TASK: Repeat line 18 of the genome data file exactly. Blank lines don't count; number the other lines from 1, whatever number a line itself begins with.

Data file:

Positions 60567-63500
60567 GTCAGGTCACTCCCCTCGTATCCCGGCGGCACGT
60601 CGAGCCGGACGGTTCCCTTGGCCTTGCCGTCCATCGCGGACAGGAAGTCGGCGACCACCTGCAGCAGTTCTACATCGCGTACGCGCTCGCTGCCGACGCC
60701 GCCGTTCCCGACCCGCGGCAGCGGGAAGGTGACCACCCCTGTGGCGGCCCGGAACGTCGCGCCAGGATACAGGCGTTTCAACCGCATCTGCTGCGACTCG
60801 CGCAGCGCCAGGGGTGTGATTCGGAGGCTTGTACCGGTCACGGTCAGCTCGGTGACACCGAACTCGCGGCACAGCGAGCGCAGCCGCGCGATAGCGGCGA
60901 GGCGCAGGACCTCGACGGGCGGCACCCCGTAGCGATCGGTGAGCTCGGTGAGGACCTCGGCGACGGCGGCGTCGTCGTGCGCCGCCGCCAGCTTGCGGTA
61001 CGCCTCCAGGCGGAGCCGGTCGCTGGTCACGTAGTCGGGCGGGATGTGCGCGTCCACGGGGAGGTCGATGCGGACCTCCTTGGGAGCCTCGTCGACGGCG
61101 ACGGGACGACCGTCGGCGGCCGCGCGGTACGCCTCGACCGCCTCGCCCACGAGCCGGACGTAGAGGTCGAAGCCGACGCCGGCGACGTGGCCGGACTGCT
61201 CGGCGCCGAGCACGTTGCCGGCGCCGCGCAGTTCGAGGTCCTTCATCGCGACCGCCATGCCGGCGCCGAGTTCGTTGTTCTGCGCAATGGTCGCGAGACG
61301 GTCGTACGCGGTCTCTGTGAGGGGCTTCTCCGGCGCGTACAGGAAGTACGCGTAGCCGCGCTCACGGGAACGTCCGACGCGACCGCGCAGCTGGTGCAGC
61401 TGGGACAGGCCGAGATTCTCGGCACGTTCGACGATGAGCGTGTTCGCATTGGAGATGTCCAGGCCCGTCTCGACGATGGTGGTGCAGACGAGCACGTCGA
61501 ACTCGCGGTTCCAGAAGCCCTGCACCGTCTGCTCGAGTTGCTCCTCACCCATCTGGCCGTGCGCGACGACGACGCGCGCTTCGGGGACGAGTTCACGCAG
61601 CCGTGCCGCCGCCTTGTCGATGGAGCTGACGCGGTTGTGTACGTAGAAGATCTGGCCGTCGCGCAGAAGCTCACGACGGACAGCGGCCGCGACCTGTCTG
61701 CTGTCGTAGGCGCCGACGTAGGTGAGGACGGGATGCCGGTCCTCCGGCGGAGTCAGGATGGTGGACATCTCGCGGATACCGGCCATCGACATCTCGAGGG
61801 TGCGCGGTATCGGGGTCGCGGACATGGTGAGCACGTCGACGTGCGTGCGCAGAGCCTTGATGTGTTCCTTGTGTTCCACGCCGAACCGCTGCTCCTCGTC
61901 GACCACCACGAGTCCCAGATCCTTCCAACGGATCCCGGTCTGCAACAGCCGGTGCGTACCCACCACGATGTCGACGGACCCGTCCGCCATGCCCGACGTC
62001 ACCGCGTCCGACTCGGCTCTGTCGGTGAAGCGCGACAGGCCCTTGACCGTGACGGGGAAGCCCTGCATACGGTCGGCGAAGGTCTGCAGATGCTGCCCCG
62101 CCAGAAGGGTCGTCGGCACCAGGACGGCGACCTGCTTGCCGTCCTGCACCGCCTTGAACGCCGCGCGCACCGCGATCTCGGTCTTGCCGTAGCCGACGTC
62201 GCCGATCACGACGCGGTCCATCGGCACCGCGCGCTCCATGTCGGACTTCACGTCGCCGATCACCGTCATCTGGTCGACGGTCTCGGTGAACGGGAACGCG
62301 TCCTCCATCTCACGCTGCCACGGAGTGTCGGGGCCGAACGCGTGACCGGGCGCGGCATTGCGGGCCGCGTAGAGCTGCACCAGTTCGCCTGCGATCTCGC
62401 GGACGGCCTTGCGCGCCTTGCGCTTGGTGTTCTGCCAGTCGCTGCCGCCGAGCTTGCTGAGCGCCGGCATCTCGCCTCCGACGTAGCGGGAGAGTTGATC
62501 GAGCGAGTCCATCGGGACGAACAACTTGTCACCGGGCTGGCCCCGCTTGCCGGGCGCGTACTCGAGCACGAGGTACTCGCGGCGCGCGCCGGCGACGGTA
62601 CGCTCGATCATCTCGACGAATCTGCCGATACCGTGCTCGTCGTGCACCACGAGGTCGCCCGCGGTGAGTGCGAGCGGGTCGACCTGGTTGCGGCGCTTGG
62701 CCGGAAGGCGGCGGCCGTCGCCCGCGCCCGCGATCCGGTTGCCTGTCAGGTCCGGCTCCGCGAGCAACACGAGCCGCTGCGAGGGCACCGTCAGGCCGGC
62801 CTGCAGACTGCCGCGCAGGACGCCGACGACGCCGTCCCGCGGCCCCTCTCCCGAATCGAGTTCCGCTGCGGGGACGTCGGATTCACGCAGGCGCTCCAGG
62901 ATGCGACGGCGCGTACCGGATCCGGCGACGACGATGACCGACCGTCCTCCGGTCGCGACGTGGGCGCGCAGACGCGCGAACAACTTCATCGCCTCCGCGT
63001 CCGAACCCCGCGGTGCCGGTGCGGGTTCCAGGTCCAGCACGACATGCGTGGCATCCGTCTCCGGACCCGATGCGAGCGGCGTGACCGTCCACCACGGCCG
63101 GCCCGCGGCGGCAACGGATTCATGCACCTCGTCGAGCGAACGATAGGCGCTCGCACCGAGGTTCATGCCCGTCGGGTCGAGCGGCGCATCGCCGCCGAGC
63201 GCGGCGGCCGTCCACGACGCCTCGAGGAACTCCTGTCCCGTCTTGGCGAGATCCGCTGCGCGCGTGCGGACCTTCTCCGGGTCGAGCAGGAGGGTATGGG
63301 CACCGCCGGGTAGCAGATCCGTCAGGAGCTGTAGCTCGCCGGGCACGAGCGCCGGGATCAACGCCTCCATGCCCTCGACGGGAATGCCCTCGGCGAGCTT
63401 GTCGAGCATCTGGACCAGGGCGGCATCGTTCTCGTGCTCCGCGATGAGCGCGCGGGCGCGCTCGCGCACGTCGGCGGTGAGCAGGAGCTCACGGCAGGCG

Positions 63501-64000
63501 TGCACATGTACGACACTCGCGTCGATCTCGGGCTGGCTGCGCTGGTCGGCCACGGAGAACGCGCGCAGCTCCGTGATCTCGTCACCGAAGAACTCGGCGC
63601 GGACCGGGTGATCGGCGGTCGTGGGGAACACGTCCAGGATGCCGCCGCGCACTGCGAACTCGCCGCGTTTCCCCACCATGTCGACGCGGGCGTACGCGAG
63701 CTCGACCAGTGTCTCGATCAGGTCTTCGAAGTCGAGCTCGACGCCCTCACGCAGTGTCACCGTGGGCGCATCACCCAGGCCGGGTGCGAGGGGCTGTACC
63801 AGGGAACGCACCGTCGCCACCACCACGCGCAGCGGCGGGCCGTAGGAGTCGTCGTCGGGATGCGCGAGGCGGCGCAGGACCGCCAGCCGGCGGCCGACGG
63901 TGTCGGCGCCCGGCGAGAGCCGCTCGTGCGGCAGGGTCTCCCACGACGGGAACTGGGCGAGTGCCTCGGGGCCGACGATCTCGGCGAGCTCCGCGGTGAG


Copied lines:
62101 CCAGAAGGGTCGTCGGCACCAGGACGGCGACCTGCTTGCCGTCCTGCACCGCCTTGAACGCCGCGCGCACCGCGATCTCGGTCTTGCCGTAGCCGACGTC